Thursday, October 27, 2011

Books as games (no, not like that)

Over at Kotaku Kirk Hamilton has written an article about a hypothetical world where books are distributed more like video games. The main conceit is that it’s easy to get a book; you just buy it at the store or through your device. In contrast the article states that buying a game is a months long affair akin to pregnancy as you read previews, about development and delays. It’s in some ways a fair cop, and in others it isn’t.

John Hodgman just released a trailer for his upcoming book. It’s not uncommon these days for books to have trailers, little teases to get readers excited about a new release from a favorite author or an up and coming writer. To be fair Hodgman’s trailer was released a little less than a week before the book launch, but that isn’t always the case as book trailers are often released months ahead of time. Trailers aren’t previews though, they’re more like the announcement videos used for games.

More like previews are advance copies. Earlier this year I was asked to review Ready Player One. In order to review the book in time for it’s August release date I was sent an advance copy that was content complete but lacked final editing; it was expected to have typos that wouldn’t be present in the release copy. I got lucky with this book; it was written by a relatively new author and the publicist was targeting a wider audience. I wasn’t so lucky with Neal Stephenson’s REAMDE, a book I was super excited about.

I knew people had advance copies of REAMDE; people at Boing Boing had advance copies, a friend of my brother had an advance copy. I was jealous and did the only thing I could; I pre-ordered it from Amazon for my Kindle. The choice of where to pre-order it from was more about platform than any sort of bonus, but the bonus is price. While games aren’t generally priced less than MSRP (with some retailer exceptions) at launch, books almost always are. The choice of where to buy is a combination platform and price.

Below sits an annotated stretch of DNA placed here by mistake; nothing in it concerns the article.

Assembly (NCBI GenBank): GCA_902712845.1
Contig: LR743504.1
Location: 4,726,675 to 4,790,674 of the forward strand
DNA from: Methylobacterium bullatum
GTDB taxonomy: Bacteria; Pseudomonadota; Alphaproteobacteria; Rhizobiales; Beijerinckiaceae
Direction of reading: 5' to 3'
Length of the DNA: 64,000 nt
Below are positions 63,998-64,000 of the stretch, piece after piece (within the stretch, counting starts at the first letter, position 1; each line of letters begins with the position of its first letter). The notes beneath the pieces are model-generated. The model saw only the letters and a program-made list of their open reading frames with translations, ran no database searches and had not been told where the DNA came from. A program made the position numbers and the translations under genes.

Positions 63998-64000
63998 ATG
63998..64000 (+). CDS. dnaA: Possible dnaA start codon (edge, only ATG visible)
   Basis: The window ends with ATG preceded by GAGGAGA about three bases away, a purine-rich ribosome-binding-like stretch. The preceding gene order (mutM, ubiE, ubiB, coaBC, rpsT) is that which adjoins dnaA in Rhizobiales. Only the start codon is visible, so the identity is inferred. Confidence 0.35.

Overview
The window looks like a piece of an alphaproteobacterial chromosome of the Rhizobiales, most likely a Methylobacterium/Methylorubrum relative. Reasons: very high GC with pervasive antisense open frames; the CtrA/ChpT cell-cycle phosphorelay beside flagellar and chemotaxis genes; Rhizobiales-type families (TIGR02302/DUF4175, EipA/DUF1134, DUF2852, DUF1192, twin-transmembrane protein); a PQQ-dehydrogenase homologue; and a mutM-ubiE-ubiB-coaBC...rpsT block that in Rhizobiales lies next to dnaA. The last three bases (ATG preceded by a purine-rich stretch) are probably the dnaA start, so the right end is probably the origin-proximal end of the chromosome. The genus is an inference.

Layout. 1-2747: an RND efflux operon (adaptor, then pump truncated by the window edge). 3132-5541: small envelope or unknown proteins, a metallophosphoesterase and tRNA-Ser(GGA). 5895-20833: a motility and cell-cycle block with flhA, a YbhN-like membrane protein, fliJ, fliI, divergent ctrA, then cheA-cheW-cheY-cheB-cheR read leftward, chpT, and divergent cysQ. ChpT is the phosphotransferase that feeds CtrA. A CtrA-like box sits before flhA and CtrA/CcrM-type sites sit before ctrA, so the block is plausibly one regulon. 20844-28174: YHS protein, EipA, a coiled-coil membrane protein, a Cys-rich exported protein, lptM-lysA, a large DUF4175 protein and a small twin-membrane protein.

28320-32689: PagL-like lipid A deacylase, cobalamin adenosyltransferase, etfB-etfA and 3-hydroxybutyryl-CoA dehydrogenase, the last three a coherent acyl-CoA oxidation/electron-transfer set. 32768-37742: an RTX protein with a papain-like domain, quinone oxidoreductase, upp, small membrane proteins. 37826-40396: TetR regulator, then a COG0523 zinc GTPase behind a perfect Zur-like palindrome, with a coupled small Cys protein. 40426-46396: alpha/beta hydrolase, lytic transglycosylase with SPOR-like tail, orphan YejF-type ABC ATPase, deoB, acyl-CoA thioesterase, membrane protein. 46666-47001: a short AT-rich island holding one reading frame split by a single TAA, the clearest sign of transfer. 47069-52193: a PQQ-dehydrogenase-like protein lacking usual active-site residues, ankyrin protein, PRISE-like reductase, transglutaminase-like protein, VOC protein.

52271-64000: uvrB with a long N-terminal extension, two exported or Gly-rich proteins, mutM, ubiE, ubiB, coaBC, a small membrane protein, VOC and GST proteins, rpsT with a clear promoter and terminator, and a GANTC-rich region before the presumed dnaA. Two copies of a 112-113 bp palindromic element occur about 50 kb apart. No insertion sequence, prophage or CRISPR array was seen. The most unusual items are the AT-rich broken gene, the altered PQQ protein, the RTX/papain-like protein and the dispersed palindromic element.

The story doesn’t stop when REAMDE was wirelessly delivered. About ten days after I received the book and started reading I got an email from Amazon titled “Kindle Title Reamde: A Novel (ASIN:B004​XVN0WW) has an available update”. There was an update to my book. It turns out that there were some formatting errors and small bits of content were missing. Truthfully not enough to throw a fit about (although some did) but enough to warrant a patch. So hey, post-release patches exist even for books.

Books also get content updates. When authors become more popular and have more sway with their editors they sometimes release author’s preferred editions of their books. Sometimes titles get split into multiple volumes when released in paperback. Books often see new light in anniversary editions or updated reprints.

My point is that there are parallels between the book publishing industry and the games industry. Both industries want to sell something to you and then sell it to you again if they can. The same goes for any entertainment industry. The movie industry will try and move unrated director’s cuts and music studios will tout import only exclusive tracks. Book publishers and authors might not treat their content in exactly the same way as game publishers but when you look at the two industries they aren’t all that different.

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